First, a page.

November 1, 2015 (Vol. 35, No. 19)
Silke Wissing, Ph.D. Director Cevec Pharmaceuticals
Jens Wolfel, Ph.D. Group Leader Cevec Pharmaceuticals
Helmut Kewes Research Assistant Cevec Pharmaceuticals
Christian Niehus Research Assistant Cevec Pharmaceuticals
Corinna Bialek Research Assistant Cevec Pharmaceuticals
Sabine Hertel Research Assistants Cevec Pharmaceuticals
Nicole Faust, Ph.D. SVP Cevec Pharmaceuticals
Utilizing CAP-Go Cells for Optimizing Serum Half-Life and Glycosylation Profile
Therapeutic proteins are of such clinical importance that they are undergoing accelerating development. Despite advances in various product categories, difficulties remain. A particularly daunting challenge is the expression of highly glycosylated recombinant therapeutic proteins, such as blood coagulation factors or serum proteins.
Human cell lines, such as the HEK293 cell line or Cevec’s amniocyte production (CAP) cell line, have been shown to be efficient in producing and secreting such complex proteins. In addition, they are a safe alternative to nonhuman mammalian cell lines, such as CHO cells, because of the absence of immunogenic post-translational modifications or immunogenic nonhuman host-cell proteins.
However, glycosylation can at times be incomplete in all these cell lines. Incomplete glycosylation can lead to, for example, unfavorable pharmacokinetics of the target protein. A striking example of this is the recombinant human C1 esterase inhibitor (C1 Inh), a highly relevant therapeutic molecule that so far has displayed a strongly reduced serum half-life.
C1 Inh belongs to the serpin superfamily. Its main function is the inhibition of the complement system to prevent spontaneous activation. The 500-amino-acid protein is highly glycosylated with seven predicted N-glycans and eight predicted O-linked glycans. Plasma-derived C1 inhibitor (Berinert from CSL Behring and Cinryze from ViroPharma,) as well as recombinant C1 Inh derived from the milk of transgenic rabbits (Ruconest from Pharming) are approved for the treatment of acute attacks in patients with hereditary angioedema (HAE).
However, the recombinant product shows a dramatically reduced serum half-life in pharmacokinetic studies in comparison to the plasma-derived counterparts. This reduction is most likely due to the asialoglycoprotein receptor, which recognizes terminal galactoses on glycans, facilitating rapid hepatic clearance.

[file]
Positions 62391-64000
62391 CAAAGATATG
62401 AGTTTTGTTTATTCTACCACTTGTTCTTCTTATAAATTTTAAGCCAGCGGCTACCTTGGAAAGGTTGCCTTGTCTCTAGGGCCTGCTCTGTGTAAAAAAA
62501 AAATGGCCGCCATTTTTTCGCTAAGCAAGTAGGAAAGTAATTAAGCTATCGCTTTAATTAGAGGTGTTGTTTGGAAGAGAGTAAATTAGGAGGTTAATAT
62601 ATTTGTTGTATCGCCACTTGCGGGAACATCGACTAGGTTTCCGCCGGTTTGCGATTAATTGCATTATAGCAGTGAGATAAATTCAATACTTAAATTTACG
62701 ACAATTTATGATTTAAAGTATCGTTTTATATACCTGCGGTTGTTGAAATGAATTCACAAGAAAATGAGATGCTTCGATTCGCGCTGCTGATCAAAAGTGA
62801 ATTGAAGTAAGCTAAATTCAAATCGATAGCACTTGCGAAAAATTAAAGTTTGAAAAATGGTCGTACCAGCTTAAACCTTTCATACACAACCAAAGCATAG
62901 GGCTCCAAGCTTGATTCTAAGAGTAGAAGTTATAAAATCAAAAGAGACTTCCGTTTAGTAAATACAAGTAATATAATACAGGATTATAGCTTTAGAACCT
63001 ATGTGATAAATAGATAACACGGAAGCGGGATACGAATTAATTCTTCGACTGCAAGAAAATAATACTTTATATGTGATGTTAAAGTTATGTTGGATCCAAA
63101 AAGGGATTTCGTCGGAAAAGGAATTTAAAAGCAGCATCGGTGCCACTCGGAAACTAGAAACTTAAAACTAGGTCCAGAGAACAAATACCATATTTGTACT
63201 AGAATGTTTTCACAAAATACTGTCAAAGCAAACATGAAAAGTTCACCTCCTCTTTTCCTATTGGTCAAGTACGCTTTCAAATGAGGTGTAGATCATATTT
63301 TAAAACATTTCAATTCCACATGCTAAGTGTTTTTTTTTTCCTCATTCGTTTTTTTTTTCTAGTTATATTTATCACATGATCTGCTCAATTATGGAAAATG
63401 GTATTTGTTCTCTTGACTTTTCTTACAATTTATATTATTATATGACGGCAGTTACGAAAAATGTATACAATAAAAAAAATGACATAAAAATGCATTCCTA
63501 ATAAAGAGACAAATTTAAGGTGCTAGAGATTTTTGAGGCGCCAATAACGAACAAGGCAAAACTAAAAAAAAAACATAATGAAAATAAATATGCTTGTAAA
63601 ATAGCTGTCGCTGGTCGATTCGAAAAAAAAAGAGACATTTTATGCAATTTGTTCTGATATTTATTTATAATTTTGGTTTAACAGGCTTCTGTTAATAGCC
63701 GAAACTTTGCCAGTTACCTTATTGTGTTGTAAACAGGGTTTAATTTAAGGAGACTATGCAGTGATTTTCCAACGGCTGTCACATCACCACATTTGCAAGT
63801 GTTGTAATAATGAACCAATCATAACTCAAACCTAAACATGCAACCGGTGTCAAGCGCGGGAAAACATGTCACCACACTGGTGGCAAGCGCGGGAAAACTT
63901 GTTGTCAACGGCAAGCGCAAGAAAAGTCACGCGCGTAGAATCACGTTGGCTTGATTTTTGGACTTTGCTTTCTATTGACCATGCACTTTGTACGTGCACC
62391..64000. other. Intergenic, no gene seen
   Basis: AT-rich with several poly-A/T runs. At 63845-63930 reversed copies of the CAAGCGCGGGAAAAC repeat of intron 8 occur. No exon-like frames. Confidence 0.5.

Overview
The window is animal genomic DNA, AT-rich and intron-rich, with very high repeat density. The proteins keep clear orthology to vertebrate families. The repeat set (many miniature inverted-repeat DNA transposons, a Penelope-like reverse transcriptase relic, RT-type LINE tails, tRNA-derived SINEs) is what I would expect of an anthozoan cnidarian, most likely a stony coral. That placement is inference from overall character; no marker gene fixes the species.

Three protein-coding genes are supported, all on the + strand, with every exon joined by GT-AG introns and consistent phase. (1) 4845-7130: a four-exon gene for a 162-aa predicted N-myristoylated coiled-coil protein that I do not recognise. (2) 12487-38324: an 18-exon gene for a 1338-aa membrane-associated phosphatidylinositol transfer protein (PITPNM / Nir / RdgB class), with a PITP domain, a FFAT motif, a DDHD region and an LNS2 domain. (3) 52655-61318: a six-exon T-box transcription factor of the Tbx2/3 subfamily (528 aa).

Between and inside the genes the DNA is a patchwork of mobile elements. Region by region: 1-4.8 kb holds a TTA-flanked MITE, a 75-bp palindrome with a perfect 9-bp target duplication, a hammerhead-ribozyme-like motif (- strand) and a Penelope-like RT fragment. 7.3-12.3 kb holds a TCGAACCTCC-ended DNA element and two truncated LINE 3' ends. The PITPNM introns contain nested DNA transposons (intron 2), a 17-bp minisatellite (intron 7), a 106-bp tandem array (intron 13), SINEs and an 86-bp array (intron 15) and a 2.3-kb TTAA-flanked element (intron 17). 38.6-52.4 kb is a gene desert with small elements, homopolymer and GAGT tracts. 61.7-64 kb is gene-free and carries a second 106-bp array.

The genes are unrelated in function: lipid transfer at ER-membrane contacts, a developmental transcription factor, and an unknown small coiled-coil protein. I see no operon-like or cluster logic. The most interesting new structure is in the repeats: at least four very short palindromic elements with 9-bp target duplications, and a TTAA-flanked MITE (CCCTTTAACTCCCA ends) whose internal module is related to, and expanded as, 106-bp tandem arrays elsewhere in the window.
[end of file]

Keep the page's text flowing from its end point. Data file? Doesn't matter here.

Although there are indications for the use of recombinant C1 Inh with reduced half-life in acute episodes of HAE, an alternative to plasma-derived C1 Inh for long-term treatment of HAE would be desirable, as plasma-derived products still occasion strong concerns with respect to safety and availability.
Moreover, C1 Inh is in clinical development for indications other than HAE, such as reperfusion injury, organ transplantation, and inflammation. The currently available plasma-derived C1 Inh medications will not be available in sufficient quantities to satisfy the demand arising from such new applications.
We genetically modified the CAP cell line to confer optimal glycosylation to highly complex glycoproteins such as C1 Inh. This work has resulted in a panel of improved cell lines, CAP-Go cells. Among these, the CAP-Go.1 cell line has been modified to facilitate expression of proteins with fully sialylated N-linked glycans. Recombinant proteins such as human alpha-antitrypsin or human placental alkaline phosphatase produced with CAP-Go.1 exhibit a significantly prolonged serum half-life in rats (Figure 1).